Credible scientific studies include information about data collection problems and how those problems affect the results. But state police said such routine reporting analysis is beyond the mission of the state UCR program, which state police have overseen since 1973.
''We stand by the decisions that were made when we implemented this program that we disseminate the information as we know it, whatever data we have,'' said Sgt. Mike Troxell of the research and development unit.
The underlying problem: Pennsylvania doesn't require police to file UCR numbers and many departments say they don't have the time, resources or incentive to do so.
''I'm a one-man department,'' said Chief Jeffrey Tapler of Lower Milford Township. ''We haven't done it here, ever.''
Though he said he would like to start reporting, Tapler said he has no secretarial help and doesn't have the time to get up to speed on the UCR.
Filing UCR data isn't just a matter of transcribing local crime figures. Differing criteria for specific types of crimes can cause confusion. State law defines certain crimes differently than the FBI standards upon which the UCR is based.
Still, thousands of police departments across the country report routinely. Pennsylvania is one of only a handful of states feeding crime statistics to the FBI's UCR that doesn't require police to report statistics.
In New Jersey, monthly reports have been mandatory since the program was created by state law in 1967. Every one of the state's 484 departments files, said Sgt. Alyson Honrath of the state police Records and Identifications Bureau.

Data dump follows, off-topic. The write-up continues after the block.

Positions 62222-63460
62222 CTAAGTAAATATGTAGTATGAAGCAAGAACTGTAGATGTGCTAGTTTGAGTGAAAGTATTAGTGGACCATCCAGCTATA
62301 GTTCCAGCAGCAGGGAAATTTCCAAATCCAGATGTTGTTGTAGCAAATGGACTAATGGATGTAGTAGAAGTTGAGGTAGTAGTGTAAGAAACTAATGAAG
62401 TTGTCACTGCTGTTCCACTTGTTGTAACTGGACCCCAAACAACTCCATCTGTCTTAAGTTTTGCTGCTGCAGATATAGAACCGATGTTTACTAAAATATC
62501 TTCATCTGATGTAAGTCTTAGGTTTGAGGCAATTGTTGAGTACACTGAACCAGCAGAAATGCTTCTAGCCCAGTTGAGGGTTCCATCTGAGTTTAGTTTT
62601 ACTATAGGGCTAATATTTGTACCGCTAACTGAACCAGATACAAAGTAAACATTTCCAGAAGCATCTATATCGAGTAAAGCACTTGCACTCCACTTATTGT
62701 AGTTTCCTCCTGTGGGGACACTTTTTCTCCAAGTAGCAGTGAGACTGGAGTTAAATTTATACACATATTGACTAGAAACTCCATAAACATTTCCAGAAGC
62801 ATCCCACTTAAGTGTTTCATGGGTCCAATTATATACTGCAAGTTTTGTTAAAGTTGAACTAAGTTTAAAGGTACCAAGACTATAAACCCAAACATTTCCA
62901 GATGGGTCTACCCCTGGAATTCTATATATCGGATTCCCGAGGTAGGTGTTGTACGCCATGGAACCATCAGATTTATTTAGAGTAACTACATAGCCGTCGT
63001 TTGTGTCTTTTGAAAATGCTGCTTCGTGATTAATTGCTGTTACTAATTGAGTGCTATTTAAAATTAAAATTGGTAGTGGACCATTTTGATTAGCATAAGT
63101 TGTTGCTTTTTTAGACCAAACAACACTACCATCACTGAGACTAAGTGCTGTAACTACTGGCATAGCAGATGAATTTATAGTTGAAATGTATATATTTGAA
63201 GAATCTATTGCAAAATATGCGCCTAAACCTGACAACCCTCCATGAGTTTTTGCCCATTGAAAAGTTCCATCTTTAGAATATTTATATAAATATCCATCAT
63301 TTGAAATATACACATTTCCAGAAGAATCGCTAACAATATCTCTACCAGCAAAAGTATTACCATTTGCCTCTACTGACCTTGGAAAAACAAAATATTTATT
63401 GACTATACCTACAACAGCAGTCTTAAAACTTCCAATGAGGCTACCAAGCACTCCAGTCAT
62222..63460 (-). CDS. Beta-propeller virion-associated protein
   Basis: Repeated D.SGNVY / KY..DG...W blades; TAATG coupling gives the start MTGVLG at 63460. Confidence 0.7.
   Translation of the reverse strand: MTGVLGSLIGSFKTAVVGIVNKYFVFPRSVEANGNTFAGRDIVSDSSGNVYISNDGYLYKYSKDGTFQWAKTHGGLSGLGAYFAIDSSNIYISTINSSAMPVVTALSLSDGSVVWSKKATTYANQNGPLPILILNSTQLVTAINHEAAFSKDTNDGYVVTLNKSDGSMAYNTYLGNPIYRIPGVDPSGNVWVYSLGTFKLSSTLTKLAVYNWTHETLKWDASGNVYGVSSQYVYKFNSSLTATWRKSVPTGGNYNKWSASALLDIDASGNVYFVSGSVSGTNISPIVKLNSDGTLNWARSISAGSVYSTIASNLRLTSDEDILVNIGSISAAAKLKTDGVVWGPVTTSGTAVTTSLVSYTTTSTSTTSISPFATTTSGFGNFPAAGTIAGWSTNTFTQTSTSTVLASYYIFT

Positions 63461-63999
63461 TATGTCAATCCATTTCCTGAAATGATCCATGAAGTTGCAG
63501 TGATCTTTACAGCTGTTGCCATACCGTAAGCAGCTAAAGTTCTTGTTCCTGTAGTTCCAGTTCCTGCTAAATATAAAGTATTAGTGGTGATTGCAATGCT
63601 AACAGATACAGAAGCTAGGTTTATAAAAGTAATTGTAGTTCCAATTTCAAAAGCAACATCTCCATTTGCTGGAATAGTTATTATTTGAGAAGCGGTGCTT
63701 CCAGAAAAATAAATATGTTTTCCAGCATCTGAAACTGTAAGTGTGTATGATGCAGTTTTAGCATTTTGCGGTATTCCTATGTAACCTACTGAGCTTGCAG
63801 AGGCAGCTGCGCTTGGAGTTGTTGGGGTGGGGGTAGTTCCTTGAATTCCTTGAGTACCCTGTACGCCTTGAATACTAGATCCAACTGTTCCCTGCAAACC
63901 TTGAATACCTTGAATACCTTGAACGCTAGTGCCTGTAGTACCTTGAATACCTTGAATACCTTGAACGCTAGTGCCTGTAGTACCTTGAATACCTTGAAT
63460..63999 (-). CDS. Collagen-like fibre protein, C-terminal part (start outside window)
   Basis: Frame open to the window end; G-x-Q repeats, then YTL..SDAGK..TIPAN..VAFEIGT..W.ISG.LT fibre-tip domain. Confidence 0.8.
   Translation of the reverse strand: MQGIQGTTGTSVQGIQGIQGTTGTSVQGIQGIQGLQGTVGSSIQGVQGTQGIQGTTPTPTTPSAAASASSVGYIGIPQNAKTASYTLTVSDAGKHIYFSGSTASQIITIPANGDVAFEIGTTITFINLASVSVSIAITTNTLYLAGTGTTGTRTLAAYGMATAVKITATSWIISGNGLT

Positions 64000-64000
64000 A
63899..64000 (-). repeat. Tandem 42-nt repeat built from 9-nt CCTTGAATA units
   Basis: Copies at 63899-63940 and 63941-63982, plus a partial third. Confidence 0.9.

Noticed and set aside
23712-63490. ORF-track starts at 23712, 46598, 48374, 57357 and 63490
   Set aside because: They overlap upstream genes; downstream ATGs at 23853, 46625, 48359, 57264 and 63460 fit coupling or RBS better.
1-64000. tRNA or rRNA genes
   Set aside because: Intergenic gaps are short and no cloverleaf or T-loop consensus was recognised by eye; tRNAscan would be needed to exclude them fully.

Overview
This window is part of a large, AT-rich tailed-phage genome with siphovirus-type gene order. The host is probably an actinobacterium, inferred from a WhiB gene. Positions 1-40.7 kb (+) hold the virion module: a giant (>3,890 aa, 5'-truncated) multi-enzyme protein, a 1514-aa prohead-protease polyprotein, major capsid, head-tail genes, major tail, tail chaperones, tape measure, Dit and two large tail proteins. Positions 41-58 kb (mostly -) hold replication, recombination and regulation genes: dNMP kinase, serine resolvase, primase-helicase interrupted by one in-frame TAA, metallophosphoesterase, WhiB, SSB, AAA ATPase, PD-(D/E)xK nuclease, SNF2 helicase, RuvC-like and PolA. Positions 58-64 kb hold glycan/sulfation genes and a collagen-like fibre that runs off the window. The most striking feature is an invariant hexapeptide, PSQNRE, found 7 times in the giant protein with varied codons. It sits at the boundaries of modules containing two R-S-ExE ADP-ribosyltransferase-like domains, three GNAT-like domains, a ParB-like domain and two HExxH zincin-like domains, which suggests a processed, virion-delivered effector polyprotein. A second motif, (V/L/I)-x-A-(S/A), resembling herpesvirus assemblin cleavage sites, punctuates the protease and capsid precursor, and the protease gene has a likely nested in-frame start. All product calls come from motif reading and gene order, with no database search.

In Pennsylvania, most departments that do not report are smaller departments, those with fewer than 12 officers. Many say they lack the computer capabilities necessary to gather and file the data.
In the past, that didn't matter as much, because many departments submitted paper records to state police every month. Larger departments generally had software that compiled the numbers, sent through the mail on diskette.
But in January 2001 the state switched to an Internet-only filing system and stopped accepting reports on paper or diskette. Despite having been warned of the change about six months in advance, many departments failed to adjust.
That year 111 more departments failed to report a 33 percent jump over the prior year. Many were mid-size departments that were unready for the switch in computer systems.
State police say they anticipated the temporary slippage but are confident reporting will increase as departments adjust to the new system. They believe reporting rates will be back to normal if not better within a year.
While he plans to look at the number of departments reporting over the next few years as the transition to the Internet-only system continues, state police spokesman Lewis said there are no plans to incorporate those counts into the annual report or look any deeper at reporting trends.
New Jersey aggressively checks its numbers for accuracy. Twice a year, it looks at six-month trends across the state as compared to the same period a year earlier, double-checking for inconsistencies.